I'd like to know what you think about this project so contact me if you have any comments or feedback.
Out of curiosity, would the multithreaded one be better?
Otherwise, running two encodes in parallel will almost certainly be faster due to less overhead from threading, synchronization, etc.
Quote from: Mike Giacomelli on 02 August, 2009, 12:21:22 PMOtherwise, running two encodes in parallel will almost certainly be faster due to less overhead from threading, synchronization, etc.Are you sure?
Doesn't foobar2000 already do this if you have more than one core in your computer? I was getting similar numbers on quad core machine when I had to do some coding for my dad. My core duo goes about 43x if its not running warm.
Running two encodes in parallel results in essentially perfect parallelization. The only overhead comes from disk contention, which is still a problem for the multithreaded single process case anyway.
Running one process will encounter additional overhead due to thread synchronization, lack of granularity in parallelism, overhead for inter-thread communication, etc. In order to make up for this, there would have to be additional work saved by running in one process and I don't see what that would be for MP3.
QuoteRunning one process will encounter additional overhead due to thread synchronization, lack of granularity in parallelism, overhead for inter-thread communication, etc. In order to make up for this, there would have to be additional work saved by running in one process and I don't see what that would be for MP3.As you mentioned above, concurrent disk access is a problem when you execute multiple encoder processes in parallel. If you run them as tasks in one process you can use a file I/O scheduler that takes care of it, as I did.
Why is there a speedup for scheduling sequential reads vs. letting the OS's file caching schedule?
So you're getting a huge speed up by essentially just buffering the entire file into memory before processing?
In the more general case, an optimal scheduler would read just enough from one file before it needs to switch to reading for another file. This would lead to pretty big buffers, but not necessarily whole-file buffering.
No idea yet if this encoder is implementing something like that, but if it is, that sort of scheduler would be extremely valuable for other open-source applications.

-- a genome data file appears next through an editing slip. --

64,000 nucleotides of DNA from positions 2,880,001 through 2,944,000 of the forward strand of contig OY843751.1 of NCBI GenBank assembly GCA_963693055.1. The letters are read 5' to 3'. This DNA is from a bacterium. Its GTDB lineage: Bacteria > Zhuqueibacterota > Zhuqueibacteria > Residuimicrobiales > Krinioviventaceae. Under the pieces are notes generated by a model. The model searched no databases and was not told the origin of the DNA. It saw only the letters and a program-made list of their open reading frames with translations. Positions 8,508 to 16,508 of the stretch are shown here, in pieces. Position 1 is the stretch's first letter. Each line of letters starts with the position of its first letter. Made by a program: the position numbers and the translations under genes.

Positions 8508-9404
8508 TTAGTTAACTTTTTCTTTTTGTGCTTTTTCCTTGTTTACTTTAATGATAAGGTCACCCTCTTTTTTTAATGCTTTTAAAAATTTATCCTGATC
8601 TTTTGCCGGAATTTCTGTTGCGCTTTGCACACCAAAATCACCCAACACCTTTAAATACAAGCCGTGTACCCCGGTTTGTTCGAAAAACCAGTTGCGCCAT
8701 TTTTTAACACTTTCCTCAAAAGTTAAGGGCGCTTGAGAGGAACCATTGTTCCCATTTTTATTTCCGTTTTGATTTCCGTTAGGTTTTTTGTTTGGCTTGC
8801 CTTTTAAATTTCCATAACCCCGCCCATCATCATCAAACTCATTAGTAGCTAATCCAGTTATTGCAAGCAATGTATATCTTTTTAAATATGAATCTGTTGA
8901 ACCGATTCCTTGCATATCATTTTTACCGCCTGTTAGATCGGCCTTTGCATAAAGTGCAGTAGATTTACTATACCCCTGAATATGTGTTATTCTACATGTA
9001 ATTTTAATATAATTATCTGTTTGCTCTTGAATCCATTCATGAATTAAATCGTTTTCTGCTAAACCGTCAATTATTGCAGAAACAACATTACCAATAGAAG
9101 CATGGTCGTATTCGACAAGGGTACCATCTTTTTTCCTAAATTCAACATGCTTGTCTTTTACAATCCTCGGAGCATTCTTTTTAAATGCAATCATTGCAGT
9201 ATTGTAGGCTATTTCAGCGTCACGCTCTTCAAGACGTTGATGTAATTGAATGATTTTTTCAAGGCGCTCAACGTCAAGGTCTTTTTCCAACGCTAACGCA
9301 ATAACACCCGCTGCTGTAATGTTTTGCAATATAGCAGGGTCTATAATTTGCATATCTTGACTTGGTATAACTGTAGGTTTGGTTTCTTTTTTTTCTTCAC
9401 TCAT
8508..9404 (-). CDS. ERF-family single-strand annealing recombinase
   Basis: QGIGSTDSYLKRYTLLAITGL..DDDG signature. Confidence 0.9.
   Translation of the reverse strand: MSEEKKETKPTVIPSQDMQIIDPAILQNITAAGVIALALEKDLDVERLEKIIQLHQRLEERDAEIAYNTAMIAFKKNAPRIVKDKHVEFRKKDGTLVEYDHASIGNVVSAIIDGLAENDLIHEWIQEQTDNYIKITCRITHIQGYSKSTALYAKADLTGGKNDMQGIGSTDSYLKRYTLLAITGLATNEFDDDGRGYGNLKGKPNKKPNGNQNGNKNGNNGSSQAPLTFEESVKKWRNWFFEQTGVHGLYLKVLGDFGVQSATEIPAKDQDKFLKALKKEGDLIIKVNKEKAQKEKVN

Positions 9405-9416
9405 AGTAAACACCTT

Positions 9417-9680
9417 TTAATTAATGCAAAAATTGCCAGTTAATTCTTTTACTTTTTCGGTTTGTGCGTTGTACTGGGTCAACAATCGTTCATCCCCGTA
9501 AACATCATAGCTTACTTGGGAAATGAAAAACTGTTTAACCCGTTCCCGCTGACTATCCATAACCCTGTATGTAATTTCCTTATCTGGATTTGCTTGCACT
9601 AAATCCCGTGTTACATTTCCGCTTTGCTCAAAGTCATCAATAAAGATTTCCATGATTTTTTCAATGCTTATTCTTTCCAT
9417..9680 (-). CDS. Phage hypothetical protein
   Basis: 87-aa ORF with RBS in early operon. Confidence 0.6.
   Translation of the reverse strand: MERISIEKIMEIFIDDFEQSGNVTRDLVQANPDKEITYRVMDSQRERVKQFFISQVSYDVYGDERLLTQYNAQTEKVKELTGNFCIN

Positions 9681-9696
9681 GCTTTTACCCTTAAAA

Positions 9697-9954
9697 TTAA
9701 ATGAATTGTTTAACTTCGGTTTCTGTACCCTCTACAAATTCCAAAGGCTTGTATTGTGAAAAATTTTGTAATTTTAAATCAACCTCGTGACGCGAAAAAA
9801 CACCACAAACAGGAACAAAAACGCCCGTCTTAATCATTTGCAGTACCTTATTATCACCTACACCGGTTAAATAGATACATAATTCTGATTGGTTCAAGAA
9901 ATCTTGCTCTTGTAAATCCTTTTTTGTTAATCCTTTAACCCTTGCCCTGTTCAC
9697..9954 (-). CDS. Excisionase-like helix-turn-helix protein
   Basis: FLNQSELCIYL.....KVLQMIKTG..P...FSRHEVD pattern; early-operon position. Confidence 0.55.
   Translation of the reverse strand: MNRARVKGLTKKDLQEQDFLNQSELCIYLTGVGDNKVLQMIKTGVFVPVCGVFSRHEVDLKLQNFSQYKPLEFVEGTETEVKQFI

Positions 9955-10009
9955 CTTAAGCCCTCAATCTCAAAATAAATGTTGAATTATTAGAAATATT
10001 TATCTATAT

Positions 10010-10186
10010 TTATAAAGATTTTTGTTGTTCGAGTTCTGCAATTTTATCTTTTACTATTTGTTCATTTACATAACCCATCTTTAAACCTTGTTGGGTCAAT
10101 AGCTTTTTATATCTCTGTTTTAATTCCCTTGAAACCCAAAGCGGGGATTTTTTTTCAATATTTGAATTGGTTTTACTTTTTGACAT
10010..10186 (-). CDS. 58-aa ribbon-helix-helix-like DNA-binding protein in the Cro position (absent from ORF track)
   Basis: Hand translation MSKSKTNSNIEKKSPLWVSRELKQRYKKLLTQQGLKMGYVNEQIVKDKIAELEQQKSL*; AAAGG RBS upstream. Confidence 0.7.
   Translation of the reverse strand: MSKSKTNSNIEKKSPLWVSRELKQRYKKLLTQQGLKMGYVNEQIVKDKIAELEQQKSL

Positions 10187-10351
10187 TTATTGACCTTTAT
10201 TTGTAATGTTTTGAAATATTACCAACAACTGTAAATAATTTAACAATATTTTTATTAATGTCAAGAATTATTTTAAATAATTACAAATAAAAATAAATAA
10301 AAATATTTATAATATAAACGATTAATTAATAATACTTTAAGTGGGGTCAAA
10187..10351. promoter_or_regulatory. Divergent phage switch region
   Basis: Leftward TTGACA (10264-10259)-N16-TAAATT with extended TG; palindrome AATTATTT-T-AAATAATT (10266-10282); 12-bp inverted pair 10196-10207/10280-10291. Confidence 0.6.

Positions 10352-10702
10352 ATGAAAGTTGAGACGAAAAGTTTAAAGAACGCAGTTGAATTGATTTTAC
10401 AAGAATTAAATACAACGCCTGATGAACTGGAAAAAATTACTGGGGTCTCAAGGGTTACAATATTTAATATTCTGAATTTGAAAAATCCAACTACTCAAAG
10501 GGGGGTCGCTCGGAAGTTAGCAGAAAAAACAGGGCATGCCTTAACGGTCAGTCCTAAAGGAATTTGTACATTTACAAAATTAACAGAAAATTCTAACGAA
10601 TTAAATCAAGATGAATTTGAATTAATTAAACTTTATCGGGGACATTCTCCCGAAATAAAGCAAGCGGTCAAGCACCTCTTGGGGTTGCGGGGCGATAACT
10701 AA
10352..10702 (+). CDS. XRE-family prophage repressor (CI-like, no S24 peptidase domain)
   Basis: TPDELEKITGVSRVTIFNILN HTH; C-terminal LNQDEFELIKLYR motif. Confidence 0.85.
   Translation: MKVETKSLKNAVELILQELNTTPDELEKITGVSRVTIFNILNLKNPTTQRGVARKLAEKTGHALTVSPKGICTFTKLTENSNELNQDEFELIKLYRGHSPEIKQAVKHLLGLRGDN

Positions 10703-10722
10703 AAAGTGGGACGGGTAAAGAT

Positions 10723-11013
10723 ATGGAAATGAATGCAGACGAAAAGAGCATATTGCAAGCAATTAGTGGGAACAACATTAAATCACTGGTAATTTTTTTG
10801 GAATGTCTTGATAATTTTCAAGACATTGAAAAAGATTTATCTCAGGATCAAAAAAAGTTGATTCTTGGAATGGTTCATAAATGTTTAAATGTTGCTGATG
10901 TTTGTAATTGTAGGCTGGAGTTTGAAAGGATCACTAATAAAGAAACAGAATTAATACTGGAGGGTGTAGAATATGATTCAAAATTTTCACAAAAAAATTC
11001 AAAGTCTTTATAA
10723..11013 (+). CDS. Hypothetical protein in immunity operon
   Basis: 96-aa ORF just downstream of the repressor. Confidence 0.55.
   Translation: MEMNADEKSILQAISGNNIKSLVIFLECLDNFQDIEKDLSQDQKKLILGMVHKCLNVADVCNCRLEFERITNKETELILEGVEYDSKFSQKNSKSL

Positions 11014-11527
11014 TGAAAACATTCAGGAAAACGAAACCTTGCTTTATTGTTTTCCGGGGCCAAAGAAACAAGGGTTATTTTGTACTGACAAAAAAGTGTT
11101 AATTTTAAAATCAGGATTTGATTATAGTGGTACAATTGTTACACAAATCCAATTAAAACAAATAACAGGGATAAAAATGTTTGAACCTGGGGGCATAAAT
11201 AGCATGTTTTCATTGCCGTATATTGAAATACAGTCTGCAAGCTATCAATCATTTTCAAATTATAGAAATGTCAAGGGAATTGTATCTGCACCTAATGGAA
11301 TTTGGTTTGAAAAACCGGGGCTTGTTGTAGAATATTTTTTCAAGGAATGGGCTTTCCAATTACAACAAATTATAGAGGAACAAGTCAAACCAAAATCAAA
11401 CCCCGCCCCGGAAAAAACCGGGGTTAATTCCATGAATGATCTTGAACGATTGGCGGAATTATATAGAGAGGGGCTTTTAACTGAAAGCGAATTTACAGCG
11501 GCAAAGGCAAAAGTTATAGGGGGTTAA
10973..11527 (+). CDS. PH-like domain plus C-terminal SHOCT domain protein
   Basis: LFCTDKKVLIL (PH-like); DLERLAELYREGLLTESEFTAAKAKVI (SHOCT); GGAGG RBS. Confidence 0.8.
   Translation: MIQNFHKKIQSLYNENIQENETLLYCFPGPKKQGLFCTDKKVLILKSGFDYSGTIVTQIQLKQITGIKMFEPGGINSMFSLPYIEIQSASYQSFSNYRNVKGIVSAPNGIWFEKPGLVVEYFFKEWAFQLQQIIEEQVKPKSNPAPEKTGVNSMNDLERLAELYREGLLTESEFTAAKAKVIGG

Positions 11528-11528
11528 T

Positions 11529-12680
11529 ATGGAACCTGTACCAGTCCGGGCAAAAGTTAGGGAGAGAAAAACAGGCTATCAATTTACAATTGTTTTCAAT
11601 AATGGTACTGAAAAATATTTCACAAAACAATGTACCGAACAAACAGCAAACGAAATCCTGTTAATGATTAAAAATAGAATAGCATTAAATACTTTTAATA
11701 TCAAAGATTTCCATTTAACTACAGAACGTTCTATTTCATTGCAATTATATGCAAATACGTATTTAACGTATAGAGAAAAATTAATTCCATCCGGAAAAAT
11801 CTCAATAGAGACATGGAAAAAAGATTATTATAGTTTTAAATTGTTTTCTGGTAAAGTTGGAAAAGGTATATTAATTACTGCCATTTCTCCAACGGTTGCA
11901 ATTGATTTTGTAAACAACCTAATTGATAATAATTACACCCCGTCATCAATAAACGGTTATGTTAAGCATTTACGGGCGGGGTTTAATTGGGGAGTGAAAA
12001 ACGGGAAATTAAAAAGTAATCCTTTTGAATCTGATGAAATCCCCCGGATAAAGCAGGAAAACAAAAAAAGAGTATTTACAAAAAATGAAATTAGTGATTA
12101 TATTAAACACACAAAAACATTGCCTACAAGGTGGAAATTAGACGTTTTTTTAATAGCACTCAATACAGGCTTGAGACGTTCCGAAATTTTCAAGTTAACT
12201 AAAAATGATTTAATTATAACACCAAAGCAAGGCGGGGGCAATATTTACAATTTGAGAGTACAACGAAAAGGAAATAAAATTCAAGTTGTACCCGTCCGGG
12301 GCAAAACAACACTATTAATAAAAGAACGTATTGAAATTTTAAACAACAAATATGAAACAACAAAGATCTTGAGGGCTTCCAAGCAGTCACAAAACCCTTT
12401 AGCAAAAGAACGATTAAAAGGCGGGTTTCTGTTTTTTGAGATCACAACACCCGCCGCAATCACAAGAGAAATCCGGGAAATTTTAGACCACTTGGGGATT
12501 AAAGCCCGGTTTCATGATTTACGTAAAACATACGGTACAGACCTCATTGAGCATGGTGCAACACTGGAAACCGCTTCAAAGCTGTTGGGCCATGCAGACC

In "fpMP3Enc" I've not determined the optimal memory strategy yet because I'm still working on parallelizing the encoder. It will depend on the final performance.
Will it be optimised for fpMP3Enc or will it be more adaptable to different encoders or even decoders?
There are codec settings that decode very slowly, Monkey's Audio's extra high for example. The encoding tasks might run idle if the I/O scheduler reads too much data from such files. Maybe when the scheduler adjusts the buffer size dynamically it should look in both directions, and if decoding takes longer than encoding even give the decoding tasks higher priority?
I know fpMP3Enc currently just supports WAV, but that might change in the future, or not be the case in other projects that might want to use your library.
The benchmarks (Vista x64, Intel Q9450@2.66GHz, 8 GiB RAM):LAME 3.98.2 (x32): 32.3xfpMP3Enc (x64; single file encoding): 60.3xfpMP3Enc (x64; multi file encoding): 109.7xThis means that fpMP3Enc is about 87% or 1.87x faster than LAME in single file encoding, while the speedup is 3.4x in multi file encoding.
x80 encoding speed equates to 14MB a second read (from an uncompressed file, if lossless then half that). A modern HDD should be able to do 3x that without breaking a sweat, so I am not sure where the speed differentials come from when buffering to memory. Windows can have radically different read speeds depending on the transfer buffer size selected, off the top of my head on XP 64KB was the optimum size.
How many threads did you use with the presented results of fpMP3Enc ? I suspect the multi file encoding is done with 4 cores. If so, Lame encoding 4 or more files with one file per core would result in about 4 x 32.3=129.2 times encoding speed.
Also, should a native well designed 64 bits encoder be nearly twice as fast as its 32 bits counterpart or do the Core2Duo chips handle this well through some kind of emulation?